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Eleusine coracana (L.) Gaertn.

Last updated: 27 May 2015

Scientific Name

Eleusine coracana (L.) Gaertn.

Synonyms

Cynodon coracanus Raspail, Cynosurus coracanus L., Eleusine cerealis Salisb. [Illegitimate], Eleusine dagussa Schimp., Eleusine luco Welw. [Invalid], Eleusine ovalis Ehrenb. ex Sweet [Invalid], Eleusine pilosa Gilli, Eleusine reniformis Divak., Eleusine sphaerosperma Stokes [Illegitimate], Eleusine stricta Roxb., Eleusine tocussa Fresen. [1]

Vernacular Name

Malaysia Rumput sambau, ragi [2]
English Koracan [2], finger millet, african millet [3]
Indonesia Jaba (Batak Karo); suket lulangan (Javanese); jampang  carulang (Sundanese) [2]
Thailand Khao-pangsamngam [2]
Laos Pha:k kh'wa:y [2]
Cambodia Chë:ng kra:hs, si:ng song [2]
Vietnam M[aaf]n tr[aaf]u, c[or] m[aaf]n tr[aaf]u voi, c[or] k[ee] [2]
France Eleusine, coracan [2]

Geographical Distributions

Eleusine coracana most probably originated about 5000 years ago in the highlands of eastern Africa (from western Uganda to Ethiopia) by domestication of wild weedy forms and is the oldest known domesticated tropical African cereal. From eastern Africa, it was taken elsewhere: to India about 3000 years ago and to southern Africa about 800 years ago. As a cultivated crop, it is at present most important in eastern and southern Africa and in the Indian subcontinent, and is occasionally cultivated elsewhere in the tropics. In Southeast Asia, it is grown on a small scale but nowhere reaches commercial importance. [2]

 

Botanical Description

E. coracana comes from the Gramineae family. It is a robust, tillering, tufted and annual grass that can grow up to 170 cm tall with a shallow, branched. [2]

The stem is erect to ascending, compressed, robust, smooth, light green shiny and sometimes branches at the upper nodes. [2]

The leaves are numerous and distichous. The sheath is flattened, overlapping, split along the entire length and hairless except for some hairs along the edges. The ligule is short and fringed. The blade is linear, measuring 30-75 cm x 1-2 cm, often folded, recurved, scabrous above and dark green. [2]

The inflorescence is a terminal cluster of 3-6(-26) dense sessile spikes ('fingers'). The cluster consists of a digitate whorl terminal and often with 1-2(-7) additional 2-4 cm spikes below this whorl. The spikes are 3.5-15 cm long, measuring up to 1 cm in diametre, straight and spreading or variously incurved and compact and unbranched or branched. The spikelets are ovoid-elliptical, measure up to about 1 cm long, awnless, flattened and contain of 6-12 florets that arranged alternately in two parallel rows on a zigzag rachilla. [2]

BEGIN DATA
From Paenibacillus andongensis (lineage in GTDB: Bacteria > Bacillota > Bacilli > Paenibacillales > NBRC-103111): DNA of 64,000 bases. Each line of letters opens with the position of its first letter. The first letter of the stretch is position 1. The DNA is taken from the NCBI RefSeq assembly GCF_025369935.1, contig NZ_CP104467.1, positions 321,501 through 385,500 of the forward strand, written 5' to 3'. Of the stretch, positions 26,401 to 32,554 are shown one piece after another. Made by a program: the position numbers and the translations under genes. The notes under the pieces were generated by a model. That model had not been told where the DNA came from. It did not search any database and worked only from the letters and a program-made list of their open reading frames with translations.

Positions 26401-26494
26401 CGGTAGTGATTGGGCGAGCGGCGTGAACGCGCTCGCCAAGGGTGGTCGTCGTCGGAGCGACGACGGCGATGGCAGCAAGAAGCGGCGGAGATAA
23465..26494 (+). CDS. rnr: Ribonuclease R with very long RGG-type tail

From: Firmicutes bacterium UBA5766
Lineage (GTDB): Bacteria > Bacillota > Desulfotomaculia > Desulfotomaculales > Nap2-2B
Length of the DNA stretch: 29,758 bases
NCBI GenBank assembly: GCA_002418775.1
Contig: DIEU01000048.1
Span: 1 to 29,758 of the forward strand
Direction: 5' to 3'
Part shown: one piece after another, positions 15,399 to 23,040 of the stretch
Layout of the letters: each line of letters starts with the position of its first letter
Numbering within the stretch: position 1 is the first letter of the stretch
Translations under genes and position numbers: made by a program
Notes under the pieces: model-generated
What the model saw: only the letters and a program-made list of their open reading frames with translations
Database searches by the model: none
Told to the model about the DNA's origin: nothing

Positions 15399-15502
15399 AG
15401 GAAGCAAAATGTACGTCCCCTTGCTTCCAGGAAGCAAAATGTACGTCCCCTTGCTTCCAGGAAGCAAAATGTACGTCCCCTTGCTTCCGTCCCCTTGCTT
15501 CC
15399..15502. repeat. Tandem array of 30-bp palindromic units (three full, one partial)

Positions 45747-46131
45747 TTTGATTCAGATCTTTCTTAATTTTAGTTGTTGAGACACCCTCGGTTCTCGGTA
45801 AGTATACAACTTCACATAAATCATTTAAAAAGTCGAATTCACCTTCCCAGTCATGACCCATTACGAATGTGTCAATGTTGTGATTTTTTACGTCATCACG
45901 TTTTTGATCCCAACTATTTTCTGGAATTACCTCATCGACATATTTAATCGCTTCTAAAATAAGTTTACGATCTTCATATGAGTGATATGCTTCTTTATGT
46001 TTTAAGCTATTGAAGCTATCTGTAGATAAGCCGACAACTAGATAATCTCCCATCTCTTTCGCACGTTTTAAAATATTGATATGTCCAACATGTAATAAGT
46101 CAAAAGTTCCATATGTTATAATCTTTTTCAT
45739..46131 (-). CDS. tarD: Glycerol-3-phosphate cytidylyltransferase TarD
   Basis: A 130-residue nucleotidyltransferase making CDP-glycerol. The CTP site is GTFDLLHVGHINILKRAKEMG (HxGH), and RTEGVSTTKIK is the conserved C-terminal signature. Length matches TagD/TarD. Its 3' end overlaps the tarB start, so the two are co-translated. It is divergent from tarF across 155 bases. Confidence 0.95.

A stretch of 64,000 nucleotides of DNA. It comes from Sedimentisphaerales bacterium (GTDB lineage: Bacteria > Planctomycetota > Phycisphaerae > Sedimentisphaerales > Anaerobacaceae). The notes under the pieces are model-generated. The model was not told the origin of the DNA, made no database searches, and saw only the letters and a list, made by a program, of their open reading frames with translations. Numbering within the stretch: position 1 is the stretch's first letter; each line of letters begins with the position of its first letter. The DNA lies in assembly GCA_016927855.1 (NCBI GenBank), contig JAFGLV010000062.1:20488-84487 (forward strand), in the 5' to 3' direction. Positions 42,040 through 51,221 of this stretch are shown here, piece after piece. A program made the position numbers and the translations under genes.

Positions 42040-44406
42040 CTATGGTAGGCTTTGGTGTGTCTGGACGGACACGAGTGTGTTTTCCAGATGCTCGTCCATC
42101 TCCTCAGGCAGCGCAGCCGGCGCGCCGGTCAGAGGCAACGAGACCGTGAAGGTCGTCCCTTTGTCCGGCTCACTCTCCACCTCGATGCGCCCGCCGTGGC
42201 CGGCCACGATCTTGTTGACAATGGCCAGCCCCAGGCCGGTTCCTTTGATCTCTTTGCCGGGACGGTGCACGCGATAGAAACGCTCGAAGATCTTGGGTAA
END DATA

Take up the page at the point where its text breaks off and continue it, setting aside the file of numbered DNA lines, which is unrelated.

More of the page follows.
The florets are hermaphrodite but the terminal ones are may be sterile or male. The lemma is 2-5 mm long and deeply boat-shaped. The palea is about three-quarters of the length of the lemma. There are 3 stamens while the ovary is with 2 free styles and with plumose stigmas. [2]

The fruit is a utricle, 4-7 per spikelet, spherical, measuring 1-2 mm in diametre, smooth or rugose, varying from orange to red, red-brown and dark brown to black or white. [2]

The pericarp remains distinct during development and at maturity appears as a papery structure surrounding the seed. [2]

The root system of this plant is fibrous and adventitious. [2]

Cultivation

E. coracana is mainly grown in the tropics, from sea level up to 2400 m altitude (in Nepal, up to 3150 m altitude), preferably in areas with the optimum day length of about 12 hours. It has a C4-cycle photosynthetic pathway. The optimum temperatures are an average maximum of above 27°C and an average minimum not below 18°C. It needs about 750 mm rainfall during growth (average annual rainfall usually 900-1200 mm), well distributed during the growing season and without prolonged spells of drought. It is not as drought tolerant as sorghum and pearl millet and, unlike rice and maize, does not grow well with heavy rainfall. At harvesting, a dry period is required. It grows on a wide range of soils, but reasonably fertile and well-drained sandy loams are preferred with a pH of 6.5-8. It does not tolerate waterlogging. In Southeast Asia, E. coracana is grown in semi-arid to sub-humid areas. [2]

Chemical Constituent

No documentation.

Plant Part Used

No documentation.

Traditional Use

No documentation.

Preclinical Data

No documentation.

Clinical Data

No documentation.

Dosage

No documentation.

Poisonous Management

No documentation.

Line drawing

595

Figure 1: The line drawing of Eleusine coracana [2]

References

  1. The Plant List. Ver1.1 Eleusine coracana (L.) Gaertn. [homepage on the Internet]. c2013 [updated 2012 Mar 23; cited 2015 May 28] Available from http://www.theplantlist.org/tpl1.1/record/kew-410607
  2. Jansen PCM, Ong HC. Eleusine coracana (L.) Gaertner cv. group Finger Millet. In: Grubben GJH, Partohardjono S, editors. Plant Resources of South-East Asia No 10. Cereals. Leiden, Netherlands: Backhuys Publishers, 1996; p. 90-95.
  3. Herbal Medicine Research Centre, Institute for Medical Research. Compendium of medicinal plants used in Malaysia. Volume 1. Kuala Lumpur: HMRC IMR; 2002. p.314.

 

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